19. The apparatus claim 16 further comprising: means for supplying power to the controller, the solenoid valve, the ignitor, and the regulator valve required for operation of the gas burner.

20. The apparatus claim 16 further comprising: signaling the controller with a thermostat to start and stop individual burners for providing a desired amount of heat.

Description:

FIELD OF THE INVENTION

[0001] This invention relates to an apparatus and method for heating an enclosed space with a variable high intensity infrared heater.

BACKGROUND OF THE INVENTION

[0002] High intensity gas-fired infrared heaters are typically used in large commercial or industrial settings. A gas heater burns natural gas, propane or other similar combustible gases to heat a porous ceramic plate. The ceramic plate turns red hot and emits infrared energy waves. Such heaters often include reflectors to broadly reflect the energy waves. Such high intensity infrared heaters generally operate at full capacity when not in an off condition. This operating condition results in the burner constantly cycling between its on condition and its off condition thus making it difficult to control heating levels.

SUMMARY OF THE INVENTION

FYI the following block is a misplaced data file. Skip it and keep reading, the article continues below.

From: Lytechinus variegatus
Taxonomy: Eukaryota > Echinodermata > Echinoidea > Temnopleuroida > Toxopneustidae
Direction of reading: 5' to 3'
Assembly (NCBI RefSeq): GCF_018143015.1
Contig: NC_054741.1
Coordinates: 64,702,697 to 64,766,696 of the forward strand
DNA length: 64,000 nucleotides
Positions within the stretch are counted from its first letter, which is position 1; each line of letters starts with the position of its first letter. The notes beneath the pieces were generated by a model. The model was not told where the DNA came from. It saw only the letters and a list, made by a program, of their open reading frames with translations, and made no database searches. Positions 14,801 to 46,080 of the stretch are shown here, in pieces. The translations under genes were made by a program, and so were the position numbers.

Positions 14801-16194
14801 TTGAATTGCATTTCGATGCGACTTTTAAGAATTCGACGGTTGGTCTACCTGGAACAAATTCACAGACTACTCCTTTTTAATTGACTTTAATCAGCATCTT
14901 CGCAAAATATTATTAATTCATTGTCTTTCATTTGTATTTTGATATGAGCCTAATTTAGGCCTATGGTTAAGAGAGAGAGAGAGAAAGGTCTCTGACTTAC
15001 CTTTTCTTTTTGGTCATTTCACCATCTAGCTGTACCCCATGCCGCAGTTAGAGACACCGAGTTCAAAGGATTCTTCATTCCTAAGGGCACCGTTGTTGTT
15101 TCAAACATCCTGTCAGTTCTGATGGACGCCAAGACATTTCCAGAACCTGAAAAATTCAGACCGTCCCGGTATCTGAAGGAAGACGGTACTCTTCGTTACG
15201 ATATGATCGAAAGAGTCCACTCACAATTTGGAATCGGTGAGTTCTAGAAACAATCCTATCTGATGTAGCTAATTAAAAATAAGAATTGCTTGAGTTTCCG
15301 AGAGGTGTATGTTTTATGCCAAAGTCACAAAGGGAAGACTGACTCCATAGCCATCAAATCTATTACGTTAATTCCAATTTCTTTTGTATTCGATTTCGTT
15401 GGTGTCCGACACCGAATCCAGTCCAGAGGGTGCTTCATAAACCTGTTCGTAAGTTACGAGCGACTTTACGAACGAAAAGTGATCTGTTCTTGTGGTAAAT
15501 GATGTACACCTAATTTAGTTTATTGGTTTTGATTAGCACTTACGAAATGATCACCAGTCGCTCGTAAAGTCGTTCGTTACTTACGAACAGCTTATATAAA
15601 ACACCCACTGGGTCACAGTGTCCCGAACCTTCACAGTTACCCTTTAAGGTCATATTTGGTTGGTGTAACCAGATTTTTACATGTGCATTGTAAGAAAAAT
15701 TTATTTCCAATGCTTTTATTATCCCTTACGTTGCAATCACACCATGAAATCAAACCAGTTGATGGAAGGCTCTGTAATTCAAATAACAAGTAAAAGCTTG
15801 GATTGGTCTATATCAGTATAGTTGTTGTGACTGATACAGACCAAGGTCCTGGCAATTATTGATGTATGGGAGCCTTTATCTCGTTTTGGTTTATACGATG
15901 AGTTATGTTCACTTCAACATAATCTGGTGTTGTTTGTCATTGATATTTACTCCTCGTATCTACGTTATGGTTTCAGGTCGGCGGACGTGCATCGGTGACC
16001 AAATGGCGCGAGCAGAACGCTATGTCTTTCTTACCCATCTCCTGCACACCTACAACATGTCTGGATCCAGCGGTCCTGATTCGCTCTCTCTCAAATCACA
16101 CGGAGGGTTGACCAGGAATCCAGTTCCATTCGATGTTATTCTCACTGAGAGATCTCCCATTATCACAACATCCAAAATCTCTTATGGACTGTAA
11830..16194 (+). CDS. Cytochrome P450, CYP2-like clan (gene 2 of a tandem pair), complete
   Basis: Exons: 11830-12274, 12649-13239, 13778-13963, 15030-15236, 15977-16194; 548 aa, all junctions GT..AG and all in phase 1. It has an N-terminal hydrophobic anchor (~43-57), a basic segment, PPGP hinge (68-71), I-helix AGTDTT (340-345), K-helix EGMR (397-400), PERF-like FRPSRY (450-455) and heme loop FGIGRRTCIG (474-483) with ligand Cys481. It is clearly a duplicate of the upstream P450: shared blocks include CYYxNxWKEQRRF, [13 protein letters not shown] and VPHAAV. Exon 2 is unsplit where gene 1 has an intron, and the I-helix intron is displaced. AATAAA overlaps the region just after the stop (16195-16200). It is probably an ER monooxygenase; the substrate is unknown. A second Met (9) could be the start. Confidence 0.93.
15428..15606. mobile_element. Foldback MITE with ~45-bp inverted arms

[0003] A radiant heating system having a housing for holding a plurality of gas burners. The fuel used in these burners is typically natural gas or propane gas. The gas burners each have a plenum for mixing the gas with combustion air, a ceramic burner element that emits infrared rays after becoming hot, a controller for selectively controlling the gas burners, a common rail gas line for supplying the gas from an inlet line to the plurality of burners, and at least one valve positioned in the common rail gas line to prevent gas from flowing to burners located downstream from the valve. The valves for controlling the gas flow to the individual burners are positioned downstream of the first burner and prior to the inlet of each succeeding burner so that the downstream burners can be individually turned on and off by the controller. A controller for the gas heater provides a room temperature set by a thermostat. The controller controls the temperature between a lower threshold temperature and an upper threshold temperature by controlling the numbers of individual gas burners operating. A control algorithm is designed to heat up a space as quickly as possible by turning all the burners on, while minimizing the overshoot and undershoot of the set point temperature by selectively reducing the number of burners operating as the room temperature fluctuates between the lower threshold and the set point temperature. The gas burner has a 100 percent safety shut-off feature and is powered by a 24-volt electrical source. Direct spark ignition with a spark electrode is used to ignite the fuel. The burner does not require a pilot to be lit continually for operation. The burner uses a flame sensing electrode for determining if the burner is operational.